Some major oil marketers have announced their intention to donate 50 to 100, fifty-seater mass transit buses that will cost N10 billion to the Nigerian government over fuel subsidy removal.
Governor of Ogun State, Dapo Abiodun, stated this after leading marketers on a courtesy visit to the President at the State House in Abuja.
The President’s meeting with the oil marketers comes amid the controversy and protests trailing the removal of subsidy on Premium Motor Spirit known as petrol.
The President during his inaugural speech on May 29 at the Eagle Square in Abuja had announced the removal of subsidy payment on petrol. The President said that the immediate past administration of Muhammadu Buhari did not make provisions for subsidy in the 2023 budget beyond June.
Many Nigerians had expected that the new price regime would come into effect by July 1 but almost immediately after the presidential pronouncement, queues resurfaced at filling stations across the country even as retail outlets hoard the product and increase prices.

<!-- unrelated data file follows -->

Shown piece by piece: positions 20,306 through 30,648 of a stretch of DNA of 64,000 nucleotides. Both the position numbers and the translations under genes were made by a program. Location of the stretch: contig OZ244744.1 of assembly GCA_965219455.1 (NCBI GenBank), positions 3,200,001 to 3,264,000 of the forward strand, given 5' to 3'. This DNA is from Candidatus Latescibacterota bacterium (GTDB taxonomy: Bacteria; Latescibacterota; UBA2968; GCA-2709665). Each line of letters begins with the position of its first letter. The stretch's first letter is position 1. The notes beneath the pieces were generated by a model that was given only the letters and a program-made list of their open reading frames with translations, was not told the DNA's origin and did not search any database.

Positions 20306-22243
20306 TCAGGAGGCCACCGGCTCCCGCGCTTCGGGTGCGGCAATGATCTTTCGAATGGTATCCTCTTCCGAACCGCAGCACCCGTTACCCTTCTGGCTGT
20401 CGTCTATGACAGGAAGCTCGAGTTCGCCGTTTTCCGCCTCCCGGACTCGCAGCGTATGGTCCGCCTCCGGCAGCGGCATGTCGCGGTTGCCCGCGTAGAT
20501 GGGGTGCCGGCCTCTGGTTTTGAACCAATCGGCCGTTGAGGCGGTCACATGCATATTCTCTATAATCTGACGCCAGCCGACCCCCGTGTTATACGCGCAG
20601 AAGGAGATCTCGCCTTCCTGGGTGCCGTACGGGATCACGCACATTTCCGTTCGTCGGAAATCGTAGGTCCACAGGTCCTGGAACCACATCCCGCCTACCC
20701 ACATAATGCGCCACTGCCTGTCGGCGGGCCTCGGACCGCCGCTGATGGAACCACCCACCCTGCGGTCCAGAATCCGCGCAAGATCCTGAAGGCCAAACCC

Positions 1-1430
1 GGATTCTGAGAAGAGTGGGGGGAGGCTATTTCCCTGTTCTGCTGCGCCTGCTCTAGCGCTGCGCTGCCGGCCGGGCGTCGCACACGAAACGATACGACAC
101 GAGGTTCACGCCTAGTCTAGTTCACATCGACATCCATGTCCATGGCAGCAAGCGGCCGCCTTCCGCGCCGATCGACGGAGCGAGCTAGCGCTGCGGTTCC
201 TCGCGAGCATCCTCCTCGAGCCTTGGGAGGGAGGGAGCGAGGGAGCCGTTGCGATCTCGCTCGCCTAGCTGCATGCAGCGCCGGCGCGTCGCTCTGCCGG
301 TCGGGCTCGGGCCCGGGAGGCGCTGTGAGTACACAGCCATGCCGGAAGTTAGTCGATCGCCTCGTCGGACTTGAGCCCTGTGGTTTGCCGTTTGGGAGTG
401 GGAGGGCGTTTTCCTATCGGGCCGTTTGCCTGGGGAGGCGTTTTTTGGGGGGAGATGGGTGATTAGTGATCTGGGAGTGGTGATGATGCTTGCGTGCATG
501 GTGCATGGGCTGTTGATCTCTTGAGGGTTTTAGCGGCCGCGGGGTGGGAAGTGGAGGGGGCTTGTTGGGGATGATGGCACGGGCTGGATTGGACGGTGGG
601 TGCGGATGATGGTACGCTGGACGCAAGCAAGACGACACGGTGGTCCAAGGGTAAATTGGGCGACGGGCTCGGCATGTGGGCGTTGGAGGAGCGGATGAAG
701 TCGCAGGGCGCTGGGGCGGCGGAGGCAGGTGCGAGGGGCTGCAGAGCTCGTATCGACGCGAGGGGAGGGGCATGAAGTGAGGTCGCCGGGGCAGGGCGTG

Already, a litre of petrol is being sold at over N500 across the country following NNPC price adjustment and the presidential pronouncement on subsidy removal.
Fuel queues have since surged for the vital commodity, compounding the traffic situation in parts of the country, even as transportation cost skyrocket to more than 100% increment.
The Organised Labour had resolved to embark on a nationwide strike beginning Wednesday but was restrained by a court order of Monday, June 5, 2023. The Organised Labour subsequently shelved its planned strike after a meeting with the Federal Government late Monday.
However, addressing correspondents after the meeting, Abiodun, who was a former chairman of the oil marketers association, stated that the marketers expressed solidarity with the President for removing the N4trn subsidy burden, a move that can enhance the Federation Account Allocation Committee (FAAC) allocation to states.
The group of marketers subsequently announced their intention to donate to 50 to 100, fifty-seater mass transit buses that would run on CNG, costing a N100m each and N10bn cumulatively, to cushion the effect of the removal within the next 30 days.
They are hoping other corporate bodies can emulate their action.